US says Taliban gave safe passage assurances for Kabul airport

by Sami Burgaz
National Security Advisor Jake Sullivan says US raising issues with Taliban of people being turned away, beaten.

WASHINGTON (AA) – The Taliban has assured the US that it will not impede safe travel of Afghans and Americans seeking to flee to Hamid Karzai International Airport, a top Biden administration official said Tuesday.

Jake Sullivan, US President Joe Biden’s national security advisor, said the Taliban informed the administration “that they are prepared to provide the safe passage of civilians to the airport, and we intend to hold them to that commitment.”

Sullivan noted reports of individuals being turned away and beaten at Taliban checkpoints, saying the administration is raising those cases directly with them “to try and resolve those issues, and we are concerned about whether that will continue to unfold in the coming days.”

But he said “by and large” people have been able to reach the airport.

“What we are finding is that we are getting people through the gate, we are getting them lined up, and we are getting them on planes,” he added.

Biden warned the Taliban that “devastating” force will be used if the hardline group attacks American personnel, or seeks to interfere with ongoing evacuation operations.

The US military resumed flights into and out of the airport late Monday after chaotic scenes showed people desperate to flee the group swarming the tarmac as military planes took off with several people appearing in bystander video footage to fall from at least one aircraft mid-take off.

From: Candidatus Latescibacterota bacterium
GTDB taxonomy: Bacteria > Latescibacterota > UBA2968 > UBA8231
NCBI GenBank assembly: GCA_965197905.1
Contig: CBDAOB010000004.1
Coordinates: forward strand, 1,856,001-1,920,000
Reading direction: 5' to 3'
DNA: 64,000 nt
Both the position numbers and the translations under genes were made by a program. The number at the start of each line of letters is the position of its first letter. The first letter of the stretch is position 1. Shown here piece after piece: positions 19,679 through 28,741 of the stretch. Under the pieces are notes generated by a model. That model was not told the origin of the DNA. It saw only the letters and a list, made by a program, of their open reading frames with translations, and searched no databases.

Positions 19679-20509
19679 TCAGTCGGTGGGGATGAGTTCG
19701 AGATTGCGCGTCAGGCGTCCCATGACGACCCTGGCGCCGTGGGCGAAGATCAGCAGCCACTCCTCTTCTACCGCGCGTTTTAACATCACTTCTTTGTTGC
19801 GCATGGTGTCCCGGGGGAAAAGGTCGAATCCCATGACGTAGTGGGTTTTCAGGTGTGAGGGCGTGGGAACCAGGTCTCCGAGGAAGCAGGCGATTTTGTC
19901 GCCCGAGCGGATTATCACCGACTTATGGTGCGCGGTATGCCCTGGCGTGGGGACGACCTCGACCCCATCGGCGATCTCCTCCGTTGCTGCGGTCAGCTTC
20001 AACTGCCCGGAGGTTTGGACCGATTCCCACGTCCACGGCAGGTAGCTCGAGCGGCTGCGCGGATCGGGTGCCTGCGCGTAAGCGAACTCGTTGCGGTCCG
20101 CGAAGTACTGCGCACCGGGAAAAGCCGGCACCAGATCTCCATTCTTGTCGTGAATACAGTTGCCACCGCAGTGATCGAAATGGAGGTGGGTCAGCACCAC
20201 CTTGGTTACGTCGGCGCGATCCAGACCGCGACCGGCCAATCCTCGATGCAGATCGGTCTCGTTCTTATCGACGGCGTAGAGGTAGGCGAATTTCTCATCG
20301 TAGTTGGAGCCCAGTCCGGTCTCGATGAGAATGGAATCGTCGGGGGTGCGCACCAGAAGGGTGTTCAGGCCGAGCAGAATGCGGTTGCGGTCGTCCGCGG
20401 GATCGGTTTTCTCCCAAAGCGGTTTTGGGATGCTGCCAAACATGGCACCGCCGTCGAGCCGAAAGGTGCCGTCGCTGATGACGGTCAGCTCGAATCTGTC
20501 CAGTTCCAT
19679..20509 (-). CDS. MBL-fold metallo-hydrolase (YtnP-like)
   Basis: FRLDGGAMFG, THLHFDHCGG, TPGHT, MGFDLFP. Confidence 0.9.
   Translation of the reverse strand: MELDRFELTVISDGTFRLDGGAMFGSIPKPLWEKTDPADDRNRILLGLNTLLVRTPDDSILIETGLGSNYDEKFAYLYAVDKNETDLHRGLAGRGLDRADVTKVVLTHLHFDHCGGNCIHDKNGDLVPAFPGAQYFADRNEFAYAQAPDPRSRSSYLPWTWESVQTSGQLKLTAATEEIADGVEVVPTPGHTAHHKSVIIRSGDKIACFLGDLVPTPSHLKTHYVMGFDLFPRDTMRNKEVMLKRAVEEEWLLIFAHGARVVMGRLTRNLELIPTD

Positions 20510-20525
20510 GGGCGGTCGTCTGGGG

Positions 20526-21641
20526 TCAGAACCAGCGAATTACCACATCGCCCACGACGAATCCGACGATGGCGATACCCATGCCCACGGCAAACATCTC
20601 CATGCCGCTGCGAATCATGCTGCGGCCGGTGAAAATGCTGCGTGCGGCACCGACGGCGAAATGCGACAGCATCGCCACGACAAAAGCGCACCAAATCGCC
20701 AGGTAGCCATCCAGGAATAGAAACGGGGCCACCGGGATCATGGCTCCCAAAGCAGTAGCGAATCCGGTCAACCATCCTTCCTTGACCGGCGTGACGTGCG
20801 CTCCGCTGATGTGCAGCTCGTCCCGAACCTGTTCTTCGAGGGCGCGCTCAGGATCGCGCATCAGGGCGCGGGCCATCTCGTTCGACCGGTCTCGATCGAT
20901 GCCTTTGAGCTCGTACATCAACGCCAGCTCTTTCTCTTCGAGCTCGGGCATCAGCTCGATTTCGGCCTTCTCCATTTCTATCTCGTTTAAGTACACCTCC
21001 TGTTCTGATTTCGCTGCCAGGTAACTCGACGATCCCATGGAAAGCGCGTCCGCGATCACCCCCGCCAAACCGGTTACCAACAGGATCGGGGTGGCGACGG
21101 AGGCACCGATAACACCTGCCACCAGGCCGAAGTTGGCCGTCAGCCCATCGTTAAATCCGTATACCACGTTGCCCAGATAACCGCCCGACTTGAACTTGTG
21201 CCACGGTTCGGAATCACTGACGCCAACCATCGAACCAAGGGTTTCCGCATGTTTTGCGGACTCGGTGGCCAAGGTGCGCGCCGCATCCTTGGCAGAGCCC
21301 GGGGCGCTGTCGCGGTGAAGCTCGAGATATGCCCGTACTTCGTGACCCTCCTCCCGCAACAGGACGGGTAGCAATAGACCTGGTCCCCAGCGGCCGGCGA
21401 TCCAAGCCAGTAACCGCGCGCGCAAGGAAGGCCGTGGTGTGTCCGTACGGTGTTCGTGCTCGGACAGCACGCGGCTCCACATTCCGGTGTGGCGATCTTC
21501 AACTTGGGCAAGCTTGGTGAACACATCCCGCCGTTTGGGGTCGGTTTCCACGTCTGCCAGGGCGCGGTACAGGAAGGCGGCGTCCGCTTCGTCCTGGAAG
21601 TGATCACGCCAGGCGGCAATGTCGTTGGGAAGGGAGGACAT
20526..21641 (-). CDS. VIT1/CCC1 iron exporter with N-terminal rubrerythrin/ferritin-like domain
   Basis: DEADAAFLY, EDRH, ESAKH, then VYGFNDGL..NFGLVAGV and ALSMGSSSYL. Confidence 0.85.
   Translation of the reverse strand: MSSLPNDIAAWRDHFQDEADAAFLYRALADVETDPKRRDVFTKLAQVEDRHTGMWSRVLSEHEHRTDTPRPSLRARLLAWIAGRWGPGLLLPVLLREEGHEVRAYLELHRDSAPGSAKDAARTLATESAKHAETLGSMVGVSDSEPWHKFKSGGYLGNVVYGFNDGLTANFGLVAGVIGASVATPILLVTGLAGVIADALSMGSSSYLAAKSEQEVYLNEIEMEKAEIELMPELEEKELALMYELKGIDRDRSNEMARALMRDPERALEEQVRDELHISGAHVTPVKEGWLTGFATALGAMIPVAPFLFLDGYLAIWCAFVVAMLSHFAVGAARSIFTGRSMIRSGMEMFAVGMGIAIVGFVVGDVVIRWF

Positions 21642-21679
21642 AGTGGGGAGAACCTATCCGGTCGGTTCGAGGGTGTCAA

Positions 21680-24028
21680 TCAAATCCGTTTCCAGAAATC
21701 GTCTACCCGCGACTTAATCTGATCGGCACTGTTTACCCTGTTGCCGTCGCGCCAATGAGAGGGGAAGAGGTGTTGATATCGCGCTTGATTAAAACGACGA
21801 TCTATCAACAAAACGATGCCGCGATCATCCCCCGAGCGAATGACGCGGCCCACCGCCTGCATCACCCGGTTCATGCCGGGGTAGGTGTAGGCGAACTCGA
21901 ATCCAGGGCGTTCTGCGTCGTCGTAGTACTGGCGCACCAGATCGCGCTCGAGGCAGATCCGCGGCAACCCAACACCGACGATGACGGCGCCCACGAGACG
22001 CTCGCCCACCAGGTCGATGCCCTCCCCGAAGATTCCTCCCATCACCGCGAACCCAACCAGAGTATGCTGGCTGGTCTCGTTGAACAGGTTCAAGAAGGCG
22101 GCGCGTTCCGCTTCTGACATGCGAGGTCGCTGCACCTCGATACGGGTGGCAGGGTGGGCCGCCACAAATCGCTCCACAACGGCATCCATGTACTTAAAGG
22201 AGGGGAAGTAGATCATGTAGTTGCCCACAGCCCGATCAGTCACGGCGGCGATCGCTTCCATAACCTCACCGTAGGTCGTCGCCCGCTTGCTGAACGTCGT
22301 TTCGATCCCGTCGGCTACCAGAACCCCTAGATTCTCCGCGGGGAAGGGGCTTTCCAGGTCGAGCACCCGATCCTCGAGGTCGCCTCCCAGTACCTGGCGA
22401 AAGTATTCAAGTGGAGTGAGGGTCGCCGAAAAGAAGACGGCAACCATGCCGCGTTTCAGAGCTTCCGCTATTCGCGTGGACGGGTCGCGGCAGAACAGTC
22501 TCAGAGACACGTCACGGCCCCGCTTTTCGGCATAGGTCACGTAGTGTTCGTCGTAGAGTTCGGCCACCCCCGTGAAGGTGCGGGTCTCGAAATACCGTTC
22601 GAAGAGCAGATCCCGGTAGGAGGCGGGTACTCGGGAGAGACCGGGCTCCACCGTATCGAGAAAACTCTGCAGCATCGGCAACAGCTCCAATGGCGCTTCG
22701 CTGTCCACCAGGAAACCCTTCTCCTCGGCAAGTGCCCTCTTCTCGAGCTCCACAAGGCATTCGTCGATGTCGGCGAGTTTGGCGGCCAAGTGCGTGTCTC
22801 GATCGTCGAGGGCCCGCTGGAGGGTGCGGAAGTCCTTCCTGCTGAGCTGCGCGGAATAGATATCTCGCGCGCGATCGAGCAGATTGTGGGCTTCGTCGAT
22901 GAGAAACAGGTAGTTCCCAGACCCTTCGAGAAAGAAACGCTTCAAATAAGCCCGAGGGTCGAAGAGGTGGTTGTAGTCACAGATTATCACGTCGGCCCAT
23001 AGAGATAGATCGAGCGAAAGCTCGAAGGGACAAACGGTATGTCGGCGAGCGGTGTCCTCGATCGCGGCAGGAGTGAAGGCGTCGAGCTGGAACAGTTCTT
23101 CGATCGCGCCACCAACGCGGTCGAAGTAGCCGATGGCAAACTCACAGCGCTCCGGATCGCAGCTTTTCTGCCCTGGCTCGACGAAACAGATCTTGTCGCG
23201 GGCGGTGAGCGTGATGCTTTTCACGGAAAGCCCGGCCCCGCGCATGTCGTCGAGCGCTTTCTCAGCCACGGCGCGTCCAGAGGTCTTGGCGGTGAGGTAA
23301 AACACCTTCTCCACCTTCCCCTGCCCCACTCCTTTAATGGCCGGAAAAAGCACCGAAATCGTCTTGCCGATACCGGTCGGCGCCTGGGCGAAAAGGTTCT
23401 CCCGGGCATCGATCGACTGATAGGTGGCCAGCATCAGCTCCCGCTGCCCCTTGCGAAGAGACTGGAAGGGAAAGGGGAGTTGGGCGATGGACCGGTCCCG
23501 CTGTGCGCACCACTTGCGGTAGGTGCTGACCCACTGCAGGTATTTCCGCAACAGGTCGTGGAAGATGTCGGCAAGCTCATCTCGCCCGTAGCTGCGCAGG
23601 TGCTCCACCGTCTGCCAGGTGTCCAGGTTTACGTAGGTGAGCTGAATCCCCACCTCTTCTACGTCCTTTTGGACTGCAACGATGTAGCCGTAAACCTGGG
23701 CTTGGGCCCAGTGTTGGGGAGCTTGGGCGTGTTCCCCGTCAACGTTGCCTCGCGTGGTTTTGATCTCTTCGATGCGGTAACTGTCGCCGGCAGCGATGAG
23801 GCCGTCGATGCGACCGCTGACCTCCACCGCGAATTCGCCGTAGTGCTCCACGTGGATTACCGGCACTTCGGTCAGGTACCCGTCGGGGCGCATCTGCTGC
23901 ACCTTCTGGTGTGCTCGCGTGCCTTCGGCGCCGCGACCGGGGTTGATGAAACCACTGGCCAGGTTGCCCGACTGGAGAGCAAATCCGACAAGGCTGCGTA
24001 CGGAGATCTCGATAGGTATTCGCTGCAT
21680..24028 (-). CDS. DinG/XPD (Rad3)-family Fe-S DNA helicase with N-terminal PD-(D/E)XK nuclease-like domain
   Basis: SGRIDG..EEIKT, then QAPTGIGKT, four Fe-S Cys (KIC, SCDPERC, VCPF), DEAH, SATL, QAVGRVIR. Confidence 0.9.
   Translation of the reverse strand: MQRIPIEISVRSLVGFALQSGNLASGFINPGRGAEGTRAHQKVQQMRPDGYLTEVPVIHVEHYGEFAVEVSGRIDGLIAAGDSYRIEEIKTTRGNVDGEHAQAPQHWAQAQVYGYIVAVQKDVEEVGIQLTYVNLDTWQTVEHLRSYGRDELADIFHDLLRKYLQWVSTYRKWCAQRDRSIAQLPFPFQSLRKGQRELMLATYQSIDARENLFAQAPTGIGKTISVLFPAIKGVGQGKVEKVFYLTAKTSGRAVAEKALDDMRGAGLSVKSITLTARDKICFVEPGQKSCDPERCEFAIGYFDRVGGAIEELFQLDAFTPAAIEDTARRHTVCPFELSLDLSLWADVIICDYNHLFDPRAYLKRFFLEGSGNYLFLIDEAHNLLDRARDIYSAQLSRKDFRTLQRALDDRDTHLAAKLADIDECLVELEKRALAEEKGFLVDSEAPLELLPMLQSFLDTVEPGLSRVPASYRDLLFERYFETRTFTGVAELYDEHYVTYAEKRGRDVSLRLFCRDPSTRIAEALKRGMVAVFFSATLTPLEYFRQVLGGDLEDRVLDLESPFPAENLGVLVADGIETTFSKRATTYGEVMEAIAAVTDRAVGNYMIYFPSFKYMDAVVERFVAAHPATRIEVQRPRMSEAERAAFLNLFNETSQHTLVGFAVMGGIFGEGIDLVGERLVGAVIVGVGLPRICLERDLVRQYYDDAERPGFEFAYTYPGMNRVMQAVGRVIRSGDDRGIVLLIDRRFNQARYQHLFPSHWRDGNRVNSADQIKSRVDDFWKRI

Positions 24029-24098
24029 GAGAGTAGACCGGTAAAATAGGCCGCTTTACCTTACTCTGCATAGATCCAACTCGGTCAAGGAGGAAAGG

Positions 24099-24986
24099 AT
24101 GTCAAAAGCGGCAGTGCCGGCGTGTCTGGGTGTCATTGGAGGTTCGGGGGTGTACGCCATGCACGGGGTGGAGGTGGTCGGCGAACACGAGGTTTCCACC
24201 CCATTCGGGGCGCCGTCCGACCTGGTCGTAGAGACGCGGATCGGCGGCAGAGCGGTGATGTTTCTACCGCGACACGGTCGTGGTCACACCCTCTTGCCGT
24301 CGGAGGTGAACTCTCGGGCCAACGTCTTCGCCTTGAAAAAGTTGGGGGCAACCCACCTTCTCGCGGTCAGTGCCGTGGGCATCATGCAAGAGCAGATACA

Pentagon spokesman John Kirby confirmed earlier on Tuesday that US military commanders on-site at the airport are in communication directly with Taliban commanders “on the ground outside the airport.”

Asked whether the US would recognize an Afghan government headed by the Taliban, Sullivan said answering the question right now would be “premature” as a government has yet to be formed.

“Right now there is a chaotic situation in Kabul where we don’t even have the establishment of a governing authority,” he said.

“Ultimately it is up to the Taliban to show the rest of the world who they are, and how they intend to proceed. The track record has not been good, but it’s premature to address that question at this point.”

The war between the Taliban and Afghan forces intensified as foreign troops announced their withdrawal from the country by Sept. 11, the 20th anniversary of the terrorist attacks that led to the US invasion.

The Taliban made rapid military advances in recent weeks and took control of the capital on Sunday as Afghan government forces fled or surrendered. Former President Ashraf Ghani also left the country.


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